In some ways The Invisible Man is a didactic novel akin to a parable, meaning that it seeks to impart a moral message to the reader. Indeed, this message comes in the form of a warning about certain immoral behaviors, most notably greed and self-interest. These are mostly embodied by the anti-hero, Griffin, who turns himself invisible in order to gain power and glory, but also by other characters, such as Mrs. Hall and Thomas Marvel, who put themselves in dangerous situations because they believe they will profit from them. Greed and self-interest are problematic because they override morality and reason. The fact that several different characters in the novel succumb to greedy, self-centered behavior suggests that these are common human flaws that all people must be vigilant against. By showing the dangerous consequences that can result from greed and self-interest, the novel warns readers not to succumb to these vices.
Griffin’s character trajectory shows that greed and self-interest are seductive, corrupting forces. Griffin’s initial interest in invisibility is a scientific one; he approaches the topic with a researcher’s mindset, curious if it would be possible to truly make living things become invisible. He believes that invisibility will confer “advantages,” but does not pursue it for this reason alone. Once he starts thinking about the possibilities that invisibility affords him, however, he quickly becomes greedy, selfish, and obsessed with power. He tells Doctor Kemp that soon after becoming invisible, he planned to “take my money where I found it” and “treat myself to a sumptuous feast […] put up at a good hotel, and accumulate a new outfit of property.”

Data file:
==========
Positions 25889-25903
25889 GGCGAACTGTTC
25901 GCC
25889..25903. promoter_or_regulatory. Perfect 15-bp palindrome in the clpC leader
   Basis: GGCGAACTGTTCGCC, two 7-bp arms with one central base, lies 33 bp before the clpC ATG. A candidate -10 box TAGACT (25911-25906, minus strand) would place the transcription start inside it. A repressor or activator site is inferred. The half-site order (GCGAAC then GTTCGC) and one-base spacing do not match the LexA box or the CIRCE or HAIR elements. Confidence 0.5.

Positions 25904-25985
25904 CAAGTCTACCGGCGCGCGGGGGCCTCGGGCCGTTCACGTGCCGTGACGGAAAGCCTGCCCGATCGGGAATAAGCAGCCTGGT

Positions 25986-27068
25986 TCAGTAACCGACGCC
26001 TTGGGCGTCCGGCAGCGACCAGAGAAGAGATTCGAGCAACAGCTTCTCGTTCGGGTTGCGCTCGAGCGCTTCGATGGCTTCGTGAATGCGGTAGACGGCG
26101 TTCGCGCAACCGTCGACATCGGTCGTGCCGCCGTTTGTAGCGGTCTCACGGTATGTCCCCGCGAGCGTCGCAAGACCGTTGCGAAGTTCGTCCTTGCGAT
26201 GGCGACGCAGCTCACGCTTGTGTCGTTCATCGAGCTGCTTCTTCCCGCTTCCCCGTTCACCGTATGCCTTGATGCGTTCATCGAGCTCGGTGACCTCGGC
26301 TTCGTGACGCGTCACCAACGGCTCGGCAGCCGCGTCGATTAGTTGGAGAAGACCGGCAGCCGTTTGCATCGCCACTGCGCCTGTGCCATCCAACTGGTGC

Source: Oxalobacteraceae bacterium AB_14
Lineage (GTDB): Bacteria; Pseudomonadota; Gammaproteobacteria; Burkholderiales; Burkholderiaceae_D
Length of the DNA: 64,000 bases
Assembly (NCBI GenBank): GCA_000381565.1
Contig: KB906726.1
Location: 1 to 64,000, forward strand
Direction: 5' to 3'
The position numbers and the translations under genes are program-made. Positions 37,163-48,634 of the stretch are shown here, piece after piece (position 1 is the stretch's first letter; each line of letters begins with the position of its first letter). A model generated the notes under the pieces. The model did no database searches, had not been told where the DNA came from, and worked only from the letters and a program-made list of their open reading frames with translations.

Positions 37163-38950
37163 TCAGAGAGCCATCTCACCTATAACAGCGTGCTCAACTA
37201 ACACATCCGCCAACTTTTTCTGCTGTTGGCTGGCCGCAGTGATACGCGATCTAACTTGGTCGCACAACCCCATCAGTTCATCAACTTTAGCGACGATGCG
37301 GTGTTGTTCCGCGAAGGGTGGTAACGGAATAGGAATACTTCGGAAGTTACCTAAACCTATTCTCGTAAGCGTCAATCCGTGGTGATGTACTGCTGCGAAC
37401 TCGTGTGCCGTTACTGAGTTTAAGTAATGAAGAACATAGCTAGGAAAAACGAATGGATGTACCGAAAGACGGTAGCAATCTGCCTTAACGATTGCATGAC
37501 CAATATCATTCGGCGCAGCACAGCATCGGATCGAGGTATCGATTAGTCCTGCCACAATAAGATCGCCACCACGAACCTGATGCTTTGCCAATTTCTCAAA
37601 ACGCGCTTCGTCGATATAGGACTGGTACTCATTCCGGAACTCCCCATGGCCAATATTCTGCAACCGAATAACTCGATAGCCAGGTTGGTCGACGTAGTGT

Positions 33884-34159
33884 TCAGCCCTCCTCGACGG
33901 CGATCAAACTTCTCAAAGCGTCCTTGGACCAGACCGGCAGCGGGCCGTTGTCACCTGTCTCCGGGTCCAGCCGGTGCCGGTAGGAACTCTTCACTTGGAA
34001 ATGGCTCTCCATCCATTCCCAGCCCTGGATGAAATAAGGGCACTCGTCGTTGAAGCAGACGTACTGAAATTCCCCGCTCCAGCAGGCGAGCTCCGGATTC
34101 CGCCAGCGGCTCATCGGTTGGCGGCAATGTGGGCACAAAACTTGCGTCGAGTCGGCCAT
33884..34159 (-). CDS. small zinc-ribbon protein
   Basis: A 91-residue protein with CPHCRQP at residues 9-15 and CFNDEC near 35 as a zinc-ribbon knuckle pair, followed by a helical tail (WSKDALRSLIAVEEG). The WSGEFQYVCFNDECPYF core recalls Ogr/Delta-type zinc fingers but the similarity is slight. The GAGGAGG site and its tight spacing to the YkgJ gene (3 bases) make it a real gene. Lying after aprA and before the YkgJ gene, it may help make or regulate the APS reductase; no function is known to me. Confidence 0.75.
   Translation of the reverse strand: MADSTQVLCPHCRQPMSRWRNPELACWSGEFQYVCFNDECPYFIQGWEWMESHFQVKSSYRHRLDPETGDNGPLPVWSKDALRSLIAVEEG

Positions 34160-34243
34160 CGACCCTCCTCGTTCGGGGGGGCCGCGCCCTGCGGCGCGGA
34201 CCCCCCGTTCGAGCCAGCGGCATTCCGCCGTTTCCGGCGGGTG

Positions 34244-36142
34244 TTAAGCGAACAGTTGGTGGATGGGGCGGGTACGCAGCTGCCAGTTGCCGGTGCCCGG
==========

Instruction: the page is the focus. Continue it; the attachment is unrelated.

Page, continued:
Yet Griffin finds that ultimately these things do not satisfy him. Furthermore, he runs into practical problems, such as the issue that when he eats, the food he consumes is visible inside him, thereby jeopardizing his invisibility. The visibility of the food is a metaphor for the limitations of bottomless greed and consumption. Griffin hopes that being invisible will allow him to steal and manipulate his way into endless property and fortune, but in reality, such a thing is not possible. Instead it corrupts him, causing him to act in increasingly rash and destructive ways, while never making him satisfied.
Although Griffin is the character most strongly associated with greed and self-interest, other characters possess these flaws too. For example, Mrs. Hall is kind and friendly, but she is also greedy. This ultimately causes her to overlook Griffin’s strange behavior, which endangers herself and her inn. While reflecting on Griffin’s suspicious and rude manner, she concludes: “He may be a bit overbearing, but bills settled punctual is bills settled punctual.” It turns out that in order to pay his bill, Griffin robbed the vicarage, proving Mrs. Hall’s adage wrong. If money is obtained by immoral means, then surely it is not all the same—yet Mrs. Hall’s greed blinds her to this reality.